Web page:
sharetrader
Page 1 of 5 12345 LastLast
Results 1 to 10 of 49
  1. #1
    Permanent Newbie
    Join Date
    Mar 2010
    Posts
    2,443

    Default Is the worst over or is it still to come

    I started buying shares based on broker recommendations around the market peak (Was it November 2008). After the crash and with share purchase plans and buying some more shares at the bottom I have a few gains but a whole lot of losses. My idea was to invest for the long term.
    Reading some articles from the market oracle and the daily reckoning etc I can't help thinking that there is worse to come.
    I have trouble selling my losses as I will crystalise them when I sell the shares but then again if there is worse to come I could always buy them back cheaper in a years time.
    From reading i understand market timing is difficult at best but it could also be profitable if you get it right.

    The question may have already been asked somewhere else in this forum but should I cut my losses and wait for the next bottom on the share market or is this really the beginning of a long slow recovery.

  2. #2
    Member RazorX's Avatar
    Join Date
    Oct 2009
    Location
    New Zealand
    Posts
    168

    Default

    If you are investing long term, no use selling every time the market goes down - you'll only lose money. If you are trading on the other hand you'd probably want a good stop loss strategy. My shares if the go wrong they suddenly become investments . As long as the company is strong enough to stay afloat I'd keep them until the share market recovers.

    (Disc - I'm not highly experienced in shares so don't take my word for it)
    "Contrariwise", continued Tweedledee, "If it was so, it might be; and if it were so, it would be; but as it isn't, it ain't.
    "Today is already the tomorrow which the bad economist yesterday urged us to ignore" H Hazlitt

  3. #3
    Legend peat's Avatar
    Join Date
    Aug 2004
    Location
    Whanganui, New Zealand.
    Posts
    6,434

    Default

    $64 million question !!!!

    personally I dont see how it can be over.... but in saying that look at the opportunities that have presented themselves over the last year , i think it pays to be flexible and to operate using sound asset allocation and money management techniques .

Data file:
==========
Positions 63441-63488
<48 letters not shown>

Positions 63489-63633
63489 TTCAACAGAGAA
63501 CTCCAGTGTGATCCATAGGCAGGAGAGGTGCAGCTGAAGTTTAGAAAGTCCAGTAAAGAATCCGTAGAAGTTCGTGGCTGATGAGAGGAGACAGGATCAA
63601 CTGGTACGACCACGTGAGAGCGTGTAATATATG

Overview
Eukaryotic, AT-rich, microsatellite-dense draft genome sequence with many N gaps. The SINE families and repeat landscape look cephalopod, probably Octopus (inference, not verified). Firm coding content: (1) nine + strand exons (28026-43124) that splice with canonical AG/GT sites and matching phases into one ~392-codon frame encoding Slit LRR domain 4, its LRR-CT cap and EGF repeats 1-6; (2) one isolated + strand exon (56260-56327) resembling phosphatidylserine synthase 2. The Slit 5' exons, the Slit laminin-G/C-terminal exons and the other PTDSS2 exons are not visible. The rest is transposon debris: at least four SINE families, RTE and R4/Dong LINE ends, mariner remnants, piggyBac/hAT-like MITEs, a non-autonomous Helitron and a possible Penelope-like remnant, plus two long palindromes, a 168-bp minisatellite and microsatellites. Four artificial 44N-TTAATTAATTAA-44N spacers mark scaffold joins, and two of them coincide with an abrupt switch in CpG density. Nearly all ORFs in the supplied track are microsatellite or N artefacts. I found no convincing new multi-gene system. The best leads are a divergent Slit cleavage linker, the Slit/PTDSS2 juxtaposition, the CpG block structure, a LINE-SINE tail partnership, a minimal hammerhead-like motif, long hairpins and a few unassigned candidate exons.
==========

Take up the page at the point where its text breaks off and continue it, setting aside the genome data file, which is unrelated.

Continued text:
A clever investor like Phaedrus fully admits he has no idea what the future will bring he merely defines precisely how he will react to it when the signals are given.
    For clarity, nothing I say is advice....

  4. #4
    FEAR n GREED JBmurc's Avatar
    Join Date
    Sep 2002
    Location
    Central Otago
    Posts
    8,427

    Default

    personal I believe keeping up with the latest from the likes of -Marc Faber-Jim rogers-peter schiff-max keiser---on U-tube or their personal sites -these guys have called many positive an negative market moves over the last 30yrs an unlike 90% of the analyst on CNBC,BBC,ABS etc they get it right 90% of the time so IMHO worth listen to..

    -the latest I watched from Marc Faber is very bearish long term USD ,DOW world SM's ,credit, bonds- neutral- sharemarket short term he is picking the DOW could go as high as 1150 before going down hard---he's Bullish-Gold,silver bullion -

    -http://www.youtube.com/watch?v=lTj18PaTyiI
    Last edited by JBmurc; 10-03-2010 at 11:01 AM.
    "With a good perspective on history, we can have a better understanding of the past and present, and thus a clear vision of the future." Carlos Slim Helu

  5. #5
    Member skeet's Avatar
    Join Date
    Feb 2008
    Location
    Christchurch
    Posts
    248

    Default

    One way I try to look at my stocks if they are heading south

    When a SP slump occurs I remind myself of the reasons why I bought a
    stock in the first place. If the fundamentals haven't changed, I hold or continue to accumulate


    Guess this applies more to a single sp slump than rather a market crash
    Last edited by skeet; 12-03-2010 at 08:20 AM. Reason: spelling
    "Gold is money, everything else is credit"- J.P. Morgan

  6. #6
    Junior Member
    Join Date
    Mar 2010
    Posts
    10

    Default

    I believe that economists and brokers are wrapped up in their own little worlds[ which are mainly dreamtime] they have advised me to buy and i have lost, they have advised me not to buy and i have lost. the capital gains are nice to have; but with the market at the moment dividends better than fixed interest are the way to go.
    ANYBODY OUT THERE KNOW MORE THAN THAT???

  7. #7
    Guru Dr_Who's Avatar
    Join Date
    Aug 2007
    Posts
    3,045

    Default

    Quote Originally Posted by Brian View Post
    I believe that economists and brokers are wrapped up in their own little worlds[ which are mainly dreamtime] they have advised me to buy and i have lost, they have advised me not to buy and i have lost. the capital gains are nice to have; but with the market at the moment dividends better than fixed interest are the way to go.